Boxed also built autonomous guided vehicles (AGVs), which are essentially rolling two-level carts operated by software, that move goods to human packers. Moving goods to people — instead of the reverse, where people have to walk miles and miles each day through a warehouse to pick goods — “allows a trained staff to be at a specific location and not need to move too far from it, so it minimized travel, and it makes the whole process much more efficient, and the throughput higher,” says Fong.

Even so, Boxed did not lay off any of its 100 pickers employed at the center, and instead trained them for other positions at the company.

Despite the rise in automation, Fong envisions people always involved. “I believe tech and AI and a lot of these things we’re doing are meant to make humans more efficient and smarter,” he says.

And even though robots are running part of the business, the company has not lost sight of the small human touches that give the experience of online shopping an intimate, friendly touch. Every box is delivered with a handwritten note, and sometimes surprise gifts. Another fun and helpful perk: when your box is ready to go, a photo of your order is automatically taken and sent to you to let you know your Boxed box is on the way.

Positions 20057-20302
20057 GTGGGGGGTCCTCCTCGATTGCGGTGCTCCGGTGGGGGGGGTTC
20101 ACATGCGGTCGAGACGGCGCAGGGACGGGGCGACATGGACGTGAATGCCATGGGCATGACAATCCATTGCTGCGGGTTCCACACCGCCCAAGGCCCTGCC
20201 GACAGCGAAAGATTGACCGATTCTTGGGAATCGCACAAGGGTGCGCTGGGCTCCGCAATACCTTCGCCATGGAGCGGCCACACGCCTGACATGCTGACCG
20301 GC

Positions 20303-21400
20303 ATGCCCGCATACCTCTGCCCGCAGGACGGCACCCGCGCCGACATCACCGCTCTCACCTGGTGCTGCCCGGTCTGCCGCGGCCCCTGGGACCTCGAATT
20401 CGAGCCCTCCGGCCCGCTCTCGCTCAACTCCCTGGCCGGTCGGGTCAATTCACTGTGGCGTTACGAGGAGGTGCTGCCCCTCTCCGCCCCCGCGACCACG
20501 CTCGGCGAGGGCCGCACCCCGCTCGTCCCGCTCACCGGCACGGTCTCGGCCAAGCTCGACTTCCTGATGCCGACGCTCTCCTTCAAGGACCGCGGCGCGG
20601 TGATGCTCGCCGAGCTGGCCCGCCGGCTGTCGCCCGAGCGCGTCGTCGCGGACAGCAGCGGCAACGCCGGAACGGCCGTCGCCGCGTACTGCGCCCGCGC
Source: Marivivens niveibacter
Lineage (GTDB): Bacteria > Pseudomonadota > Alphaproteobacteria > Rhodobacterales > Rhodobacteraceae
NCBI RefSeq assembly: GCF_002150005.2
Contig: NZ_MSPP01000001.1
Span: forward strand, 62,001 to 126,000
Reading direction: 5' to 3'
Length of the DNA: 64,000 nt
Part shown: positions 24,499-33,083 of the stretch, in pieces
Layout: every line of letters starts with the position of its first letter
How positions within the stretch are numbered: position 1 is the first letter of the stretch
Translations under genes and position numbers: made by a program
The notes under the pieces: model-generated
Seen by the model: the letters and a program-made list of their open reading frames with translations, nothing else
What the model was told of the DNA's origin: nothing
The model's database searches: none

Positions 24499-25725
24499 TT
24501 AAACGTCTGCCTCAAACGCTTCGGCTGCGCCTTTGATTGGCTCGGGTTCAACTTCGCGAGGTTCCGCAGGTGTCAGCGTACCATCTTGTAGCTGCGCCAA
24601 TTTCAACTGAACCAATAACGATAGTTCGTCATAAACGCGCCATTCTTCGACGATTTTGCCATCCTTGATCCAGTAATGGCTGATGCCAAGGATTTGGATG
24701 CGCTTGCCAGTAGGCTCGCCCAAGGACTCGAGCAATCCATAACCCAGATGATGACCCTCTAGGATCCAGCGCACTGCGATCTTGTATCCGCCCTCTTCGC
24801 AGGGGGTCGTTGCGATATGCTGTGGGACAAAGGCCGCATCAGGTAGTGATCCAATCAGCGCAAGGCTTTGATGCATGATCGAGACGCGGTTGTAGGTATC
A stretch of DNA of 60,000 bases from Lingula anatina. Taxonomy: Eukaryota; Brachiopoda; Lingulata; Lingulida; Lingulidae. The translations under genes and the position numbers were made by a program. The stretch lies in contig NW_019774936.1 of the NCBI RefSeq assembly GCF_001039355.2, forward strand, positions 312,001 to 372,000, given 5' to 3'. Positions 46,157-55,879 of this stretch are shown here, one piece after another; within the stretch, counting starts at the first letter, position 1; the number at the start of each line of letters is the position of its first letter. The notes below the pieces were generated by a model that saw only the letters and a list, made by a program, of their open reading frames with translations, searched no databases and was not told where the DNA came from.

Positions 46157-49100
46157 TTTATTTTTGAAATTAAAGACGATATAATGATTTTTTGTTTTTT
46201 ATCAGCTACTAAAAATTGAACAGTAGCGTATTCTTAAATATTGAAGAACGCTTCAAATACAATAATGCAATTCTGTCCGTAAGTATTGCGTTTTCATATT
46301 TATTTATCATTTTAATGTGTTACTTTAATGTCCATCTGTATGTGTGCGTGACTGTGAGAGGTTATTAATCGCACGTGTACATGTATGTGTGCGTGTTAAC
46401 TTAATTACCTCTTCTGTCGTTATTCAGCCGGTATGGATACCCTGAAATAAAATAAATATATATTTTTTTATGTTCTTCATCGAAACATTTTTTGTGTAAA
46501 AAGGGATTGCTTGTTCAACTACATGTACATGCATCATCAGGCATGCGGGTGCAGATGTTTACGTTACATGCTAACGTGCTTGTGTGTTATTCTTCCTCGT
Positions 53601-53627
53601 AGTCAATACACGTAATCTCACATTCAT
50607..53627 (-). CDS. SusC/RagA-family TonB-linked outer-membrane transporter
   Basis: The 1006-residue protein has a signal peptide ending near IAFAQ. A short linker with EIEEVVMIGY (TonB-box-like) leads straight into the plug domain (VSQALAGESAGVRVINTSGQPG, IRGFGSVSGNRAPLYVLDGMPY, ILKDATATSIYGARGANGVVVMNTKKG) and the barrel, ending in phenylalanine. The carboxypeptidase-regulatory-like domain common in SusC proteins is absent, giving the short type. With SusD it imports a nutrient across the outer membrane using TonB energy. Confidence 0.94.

Outdoor Voices: Going out and doing things

As you might guess from its name, Outdoor Voices is about flouting the rules, running free, making friends and generally celebrating doing things outside. Founder Tyler Haney started the activewear apparel company with the recreational enthusiast in mind, rather than the  competitor. “It’s less ‘bigger, faster, stronger’ and more about getting out and being active with your friends your community. It’s really a way of life,” says Kevin Harwood, vice president of technology.